The convent was a frame building which occupied the now empty deep vacant lot on the west side of the present church, and in 1855 accommodated the first students of St. Peter's Academy. The private school educated younger boys, as well as girls through high school. (Parish boys seeking a Catholic high school education attended LaSalle or Xavier high schools in Manhattan.)

From 1862 to 1878. the pastor was the Rev. James L. Conran. When Father Conran's assistant, Father John Farrelly, became secretary to Archbishop McCloskey in 1871, he changed the spelling of his name to Farley. In 1902 he was named Archbishop of New York, and the night he received notice of his elevation, he returned to St. Peter's. There he prayed and meditated in the humble room he occupied when he began his priestly career in 1870 as a curate. In 1911, he was designated a Prince of the Church, the only Cardinal to have served a parish on Staten Island.)

From 1878 to 1890, Father John Barry was pastor. He built the first building designed expressly for the elementary school, which was located at the site of the present building on Richmond Terrace.

St. Peters Church & Rectory In May of 1891, the Rev. Terrence J. Early became pastor, a position which he held for 11 years, until August of 1902. Father Early was by nature a great builder, and it was he who decided the parish needed a new and larger church, which should be longer and bigger, and reversed in lay--out, wherein the balcony of the old church would become the first floor of the present church and the entrance would be on St. Mark's Place.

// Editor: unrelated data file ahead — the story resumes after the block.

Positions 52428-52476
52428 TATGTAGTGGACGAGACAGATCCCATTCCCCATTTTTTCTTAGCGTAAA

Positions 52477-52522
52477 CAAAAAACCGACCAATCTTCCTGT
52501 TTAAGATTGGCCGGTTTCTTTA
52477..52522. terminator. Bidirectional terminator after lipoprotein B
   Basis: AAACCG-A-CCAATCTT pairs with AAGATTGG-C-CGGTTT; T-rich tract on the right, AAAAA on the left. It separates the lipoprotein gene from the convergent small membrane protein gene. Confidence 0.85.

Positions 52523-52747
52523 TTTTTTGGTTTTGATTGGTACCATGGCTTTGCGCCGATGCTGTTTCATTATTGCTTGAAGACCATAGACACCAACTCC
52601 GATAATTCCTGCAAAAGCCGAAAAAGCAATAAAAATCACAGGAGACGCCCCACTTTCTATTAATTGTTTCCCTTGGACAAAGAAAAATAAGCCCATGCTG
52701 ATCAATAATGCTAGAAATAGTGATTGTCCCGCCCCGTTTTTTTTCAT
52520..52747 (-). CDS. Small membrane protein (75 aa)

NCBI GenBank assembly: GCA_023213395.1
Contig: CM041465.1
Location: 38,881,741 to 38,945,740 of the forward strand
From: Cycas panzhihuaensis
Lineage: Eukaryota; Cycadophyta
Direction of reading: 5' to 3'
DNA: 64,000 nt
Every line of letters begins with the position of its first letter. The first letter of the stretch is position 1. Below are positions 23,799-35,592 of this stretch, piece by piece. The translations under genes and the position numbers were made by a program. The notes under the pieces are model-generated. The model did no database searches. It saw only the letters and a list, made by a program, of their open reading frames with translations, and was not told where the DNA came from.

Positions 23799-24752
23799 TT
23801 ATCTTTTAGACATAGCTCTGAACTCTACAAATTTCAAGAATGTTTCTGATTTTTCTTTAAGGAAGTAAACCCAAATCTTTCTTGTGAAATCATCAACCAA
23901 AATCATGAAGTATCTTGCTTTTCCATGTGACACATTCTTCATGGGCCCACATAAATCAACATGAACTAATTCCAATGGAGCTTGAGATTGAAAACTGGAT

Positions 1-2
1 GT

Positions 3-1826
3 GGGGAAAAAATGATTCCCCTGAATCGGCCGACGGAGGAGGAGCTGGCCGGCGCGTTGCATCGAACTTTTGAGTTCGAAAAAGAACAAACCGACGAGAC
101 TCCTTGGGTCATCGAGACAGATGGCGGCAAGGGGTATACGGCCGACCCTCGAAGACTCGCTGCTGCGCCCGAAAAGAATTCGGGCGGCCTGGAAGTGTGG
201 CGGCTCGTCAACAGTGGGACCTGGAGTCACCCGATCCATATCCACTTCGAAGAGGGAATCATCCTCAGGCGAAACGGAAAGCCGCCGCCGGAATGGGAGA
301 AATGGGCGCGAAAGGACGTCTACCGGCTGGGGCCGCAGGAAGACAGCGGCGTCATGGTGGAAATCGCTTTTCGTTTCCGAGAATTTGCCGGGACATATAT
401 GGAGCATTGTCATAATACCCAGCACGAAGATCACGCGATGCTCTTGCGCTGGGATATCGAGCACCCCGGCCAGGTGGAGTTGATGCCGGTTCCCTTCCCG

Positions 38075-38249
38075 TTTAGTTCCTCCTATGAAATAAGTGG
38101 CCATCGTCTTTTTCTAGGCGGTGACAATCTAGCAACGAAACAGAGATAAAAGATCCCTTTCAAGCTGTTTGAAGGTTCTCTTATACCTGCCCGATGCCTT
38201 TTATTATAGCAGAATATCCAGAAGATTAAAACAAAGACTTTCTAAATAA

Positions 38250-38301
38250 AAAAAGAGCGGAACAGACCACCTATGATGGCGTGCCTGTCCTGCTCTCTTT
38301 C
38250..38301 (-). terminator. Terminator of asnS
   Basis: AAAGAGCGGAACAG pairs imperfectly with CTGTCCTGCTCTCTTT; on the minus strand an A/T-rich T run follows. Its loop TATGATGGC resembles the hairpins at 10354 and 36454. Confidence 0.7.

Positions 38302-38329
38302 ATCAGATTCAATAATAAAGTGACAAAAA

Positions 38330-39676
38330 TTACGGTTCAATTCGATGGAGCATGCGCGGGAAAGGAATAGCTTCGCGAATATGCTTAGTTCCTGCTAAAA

A fire destroyed the first St. Peter's church building during the 1890's. The present neo-Romanesque structure was designed in 1900 by the architectural firm of Harding & Gooch under the direction of the Reverend Terrence Early. In 1901, the cornerstone of the brick church edifice was laid, and in 1902, work was started on the upper portion. At the conclusion of Father Early's pastorate at St. Peter's in 1902, the church had walls and roof, but no windows, altar or pews.

When Father Charles A. Cassidy assumed the pastorship in 1902, the congregation worshipped in the basement of the edifice under construction. The rectory was an antiquated building from the pre-Civil War era.

St. Peters ChurchOn Thanksgiving Day in 1903, the church was dedicated by Archbishop Farley, and is still today possibly the most magnificent and largest edifice on Staten Island.

French Gothic in style, the church's vaulted ceiling that towers high above the worshippers is so ingeniously constructed that no interior pillars are necessary, and consequently the view from every corner of the church is unobstructed.